On the other hand, with some caching, perhaps the execution cost would not be prohibitive. Most reads are going to be of values written by the current goroutine. That requires an extra read and comparison for each memory read, which would be bad but perhaps supportable. Since one would presumably want to track individual memory words, memory usage would double. Alternatively, since the Go memory model is written in terms of variables, one could instead have an extra word per variable. Then pointer accesses would require identifying the appropriate variable, even if the pointer were to the middle of the variable.

I doubt this could ever be the default way to run Go, but it would certainly be interesting to try an implementation and find the real performance effects.

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Index Funds

It’s a general guideline that people who do not follow the market obsessively should invest in index funds. Compare to mutual funds, they are lower cost, and over time tend to perform about as well, particularly when costs are taken into account. Compared to investing in individual stocks, they are much lower risk, because they are more diversified. Also people who do not follow the market obsessively tend to be extremely bad at timing their moves in and out of the market.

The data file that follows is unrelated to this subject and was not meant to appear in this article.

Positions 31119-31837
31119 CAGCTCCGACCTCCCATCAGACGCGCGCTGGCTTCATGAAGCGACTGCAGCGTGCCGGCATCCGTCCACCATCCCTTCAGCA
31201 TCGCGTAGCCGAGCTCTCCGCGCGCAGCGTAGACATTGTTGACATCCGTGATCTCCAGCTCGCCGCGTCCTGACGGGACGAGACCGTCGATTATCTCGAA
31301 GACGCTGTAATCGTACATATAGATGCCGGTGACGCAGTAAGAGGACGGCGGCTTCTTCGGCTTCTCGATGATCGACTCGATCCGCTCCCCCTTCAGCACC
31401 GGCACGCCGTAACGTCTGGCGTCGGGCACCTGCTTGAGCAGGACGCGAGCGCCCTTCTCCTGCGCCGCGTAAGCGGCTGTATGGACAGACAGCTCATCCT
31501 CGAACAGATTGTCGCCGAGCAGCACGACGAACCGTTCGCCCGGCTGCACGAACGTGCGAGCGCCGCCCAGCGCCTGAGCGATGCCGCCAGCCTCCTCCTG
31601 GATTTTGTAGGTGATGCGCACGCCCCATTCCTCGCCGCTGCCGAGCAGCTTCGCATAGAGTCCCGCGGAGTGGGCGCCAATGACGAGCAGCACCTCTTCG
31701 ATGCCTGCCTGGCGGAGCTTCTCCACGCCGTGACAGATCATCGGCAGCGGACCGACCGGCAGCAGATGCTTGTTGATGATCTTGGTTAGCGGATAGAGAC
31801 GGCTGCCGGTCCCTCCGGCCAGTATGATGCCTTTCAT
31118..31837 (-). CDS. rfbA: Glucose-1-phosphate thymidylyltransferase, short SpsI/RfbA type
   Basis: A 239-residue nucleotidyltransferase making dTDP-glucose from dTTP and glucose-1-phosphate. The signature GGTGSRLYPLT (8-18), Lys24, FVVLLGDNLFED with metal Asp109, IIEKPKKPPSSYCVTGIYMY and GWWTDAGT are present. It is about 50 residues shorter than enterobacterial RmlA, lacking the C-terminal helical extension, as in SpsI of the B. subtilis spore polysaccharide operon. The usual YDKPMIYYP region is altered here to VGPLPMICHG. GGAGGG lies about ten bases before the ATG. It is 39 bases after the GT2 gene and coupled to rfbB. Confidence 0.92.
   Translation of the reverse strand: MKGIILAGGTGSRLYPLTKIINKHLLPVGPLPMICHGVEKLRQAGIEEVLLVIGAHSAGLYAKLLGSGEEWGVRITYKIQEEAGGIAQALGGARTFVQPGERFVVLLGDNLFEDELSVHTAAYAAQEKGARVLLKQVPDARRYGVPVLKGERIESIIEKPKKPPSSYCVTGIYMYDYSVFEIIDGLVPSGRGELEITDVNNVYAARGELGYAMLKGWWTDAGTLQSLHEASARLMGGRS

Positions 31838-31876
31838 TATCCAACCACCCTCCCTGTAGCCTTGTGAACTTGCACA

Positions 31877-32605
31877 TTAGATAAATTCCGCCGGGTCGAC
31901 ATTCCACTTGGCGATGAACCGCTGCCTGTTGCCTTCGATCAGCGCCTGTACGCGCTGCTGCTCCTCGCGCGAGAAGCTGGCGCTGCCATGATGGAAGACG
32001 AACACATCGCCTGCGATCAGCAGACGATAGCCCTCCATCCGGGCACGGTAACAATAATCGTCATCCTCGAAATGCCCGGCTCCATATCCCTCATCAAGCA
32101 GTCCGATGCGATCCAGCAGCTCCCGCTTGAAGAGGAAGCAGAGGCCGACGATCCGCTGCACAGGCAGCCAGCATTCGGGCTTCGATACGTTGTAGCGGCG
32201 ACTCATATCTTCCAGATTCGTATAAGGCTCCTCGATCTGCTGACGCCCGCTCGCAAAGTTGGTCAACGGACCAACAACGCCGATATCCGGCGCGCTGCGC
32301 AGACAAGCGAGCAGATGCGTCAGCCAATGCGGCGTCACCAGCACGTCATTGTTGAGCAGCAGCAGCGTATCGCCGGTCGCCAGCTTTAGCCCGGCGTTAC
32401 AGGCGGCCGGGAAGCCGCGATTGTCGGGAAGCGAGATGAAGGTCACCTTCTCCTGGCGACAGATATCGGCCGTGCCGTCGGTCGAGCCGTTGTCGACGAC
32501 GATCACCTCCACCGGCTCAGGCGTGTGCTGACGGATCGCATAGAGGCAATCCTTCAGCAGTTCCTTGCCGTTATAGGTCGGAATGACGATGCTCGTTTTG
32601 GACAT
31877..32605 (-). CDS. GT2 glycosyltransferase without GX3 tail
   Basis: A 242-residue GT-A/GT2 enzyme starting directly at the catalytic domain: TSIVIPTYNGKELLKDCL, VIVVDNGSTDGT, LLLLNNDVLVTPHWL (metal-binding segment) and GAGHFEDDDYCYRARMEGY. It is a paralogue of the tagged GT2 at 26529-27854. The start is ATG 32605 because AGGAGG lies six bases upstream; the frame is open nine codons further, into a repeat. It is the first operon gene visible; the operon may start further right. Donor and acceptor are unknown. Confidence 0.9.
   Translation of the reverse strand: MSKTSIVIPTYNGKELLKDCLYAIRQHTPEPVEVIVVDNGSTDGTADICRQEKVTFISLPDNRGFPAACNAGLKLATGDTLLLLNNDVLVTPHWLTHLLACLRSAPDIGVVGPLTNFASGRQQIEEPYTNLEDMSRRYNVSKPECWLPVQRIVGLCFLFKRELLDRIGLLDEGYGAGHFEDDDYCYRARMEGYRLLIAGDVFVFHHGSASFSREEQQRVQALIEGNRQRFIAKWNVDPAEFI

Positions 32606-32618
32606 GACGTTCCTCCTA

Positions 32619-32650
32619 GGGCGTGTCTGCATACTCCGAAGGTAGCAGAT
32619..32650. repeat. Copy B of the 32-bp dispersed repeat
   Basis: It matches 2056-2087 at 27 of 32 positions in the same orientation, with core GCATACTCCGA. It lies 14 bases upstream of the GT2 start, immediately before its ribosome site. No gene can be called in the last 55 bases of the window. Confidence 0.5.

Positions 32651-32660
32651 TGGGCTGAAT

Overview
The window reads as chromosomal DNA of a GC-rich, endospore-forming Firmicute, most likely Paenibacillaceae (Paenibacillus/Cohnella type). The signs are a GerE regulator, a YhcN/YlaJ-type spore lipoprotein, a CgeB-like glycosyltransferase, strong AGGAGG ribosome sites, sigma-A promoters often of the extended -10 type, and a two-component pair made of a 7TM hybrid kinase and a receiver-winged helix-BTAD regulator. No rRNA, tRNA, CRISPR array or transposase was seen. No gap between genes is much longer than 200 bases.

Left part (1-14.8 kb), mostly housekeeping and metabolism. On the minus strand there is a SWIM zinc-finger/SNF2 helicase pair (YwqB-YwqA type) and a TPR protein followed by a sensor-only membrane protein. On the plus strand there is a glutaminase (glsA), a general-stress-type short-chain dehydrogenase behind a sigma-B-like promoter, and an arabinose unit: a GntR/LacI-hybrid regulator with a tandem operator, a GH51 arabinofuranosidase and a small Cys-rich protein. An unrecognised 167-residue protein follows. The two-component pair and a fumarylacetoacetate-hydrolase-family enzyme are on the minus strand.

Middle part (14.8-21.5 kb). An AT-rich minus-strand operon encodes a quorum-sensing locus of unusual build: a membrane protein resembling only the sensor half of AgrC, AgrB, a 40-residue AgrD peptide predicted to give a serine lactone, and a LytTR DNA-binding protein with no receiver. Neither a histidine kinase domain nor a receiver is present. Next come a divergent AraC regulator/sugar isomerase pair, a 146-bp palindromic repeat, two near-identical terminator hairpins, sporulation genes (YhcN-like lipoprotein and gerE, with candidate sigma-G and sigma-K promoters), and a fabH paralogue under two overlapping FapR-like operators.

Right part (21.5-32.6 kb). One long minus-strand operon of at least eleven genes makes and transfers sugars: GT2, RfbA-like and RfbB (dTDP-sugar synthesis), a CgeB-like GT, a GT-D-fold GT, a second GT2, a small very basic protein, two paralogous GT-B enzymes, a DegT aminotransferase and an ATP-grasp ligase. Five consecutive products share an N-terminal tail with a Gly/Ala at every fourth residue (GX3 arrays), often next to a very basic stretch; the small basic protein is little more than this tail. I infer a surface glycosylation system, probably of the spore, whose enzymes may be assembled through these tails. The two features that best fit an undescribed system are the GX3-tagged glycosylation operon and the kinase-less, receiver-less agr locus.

However, investing in index funds only makes sense if you believe that the overall stock market is going to go up over time. The New York Times has a nice graph showing the S&P 500 return on an annual basis since 1920 compared with inflation. There are plenty of time spans where the S&P 500 did not keep up with inflation—the dark red areas. Note that in the light red the index did keep up with inflation, but the average return was less than 3%. The green areas are relatively infrequent.